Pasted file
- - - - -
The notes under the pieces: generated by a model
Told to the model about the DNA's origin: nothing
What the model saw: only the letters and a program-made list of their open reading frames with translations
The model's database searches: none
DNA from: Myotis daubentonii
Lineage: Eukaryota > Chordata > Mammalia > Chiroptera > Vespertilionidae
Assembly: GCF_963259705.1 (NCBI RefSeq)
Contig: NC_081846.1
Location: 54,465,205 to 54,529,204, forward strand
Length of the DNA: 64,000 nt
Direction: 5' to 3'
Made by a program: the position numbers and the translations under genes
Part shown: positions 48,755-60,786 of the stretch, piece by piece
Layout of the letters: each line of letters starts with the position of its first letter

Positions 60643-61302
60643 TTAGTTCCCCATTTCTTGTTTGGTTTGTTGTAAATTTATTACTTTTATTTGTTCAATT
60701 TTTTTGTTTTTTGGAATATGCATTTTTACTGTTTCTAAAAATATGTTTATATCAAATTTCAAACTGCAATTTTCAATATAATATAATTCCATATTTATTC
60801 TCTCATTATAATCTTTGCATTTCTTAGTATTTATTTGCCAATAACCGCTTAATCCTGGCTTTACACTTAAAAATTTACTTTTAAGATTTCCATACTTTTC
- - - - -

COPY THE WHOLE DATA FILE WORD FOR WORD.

The notes under the pieces: generated by a model
Told to the model about the DNA's origin: nothing
What the model saw: only the letters and a program-made list of their open reading frames with translations
The model's database searches: none
DNA from: Myotis daubentonii
Lineage: Eukaryota > Chordata > Mammalia > Chiroptera > Vespertilionidae
Assembly: GCF_963259705.1 (NCBI RefSeq)
Contig: NC_081846.1
Location: 54,465,205 to 54,529,204, forward strand
Length of the DNA: 64,000 nt
Direction: 5' to 3'
Made by a program: the position numbers and the translations under genes
Part shown: positions 48,755-60,786 of the stretch, piece by piece
Layout of the letters: each line of letters starts with the position of its first letter

Positions 60643-61302
60643 TTAGTTCCCCATTTCTTGTTTGGTTTGTTGTAAATTTATTACTTTTATTTGTTCAATT
60701 TTTTTGTTTTTTGGAATATGCATTTTTACTGTTTCTAAAAATATGTTTATATCAAATTTCAAACTGCAATTTTCAATATAATATAATTCCATATTTATTC
60801 TCTCATTATAATCTTTGCATTTCTTAGTATTTATTTGCCAATAACCGCTTAATCCTGGCTTTACACTTAAAAATTTACTTTTAAGATTTCCATACTTTTC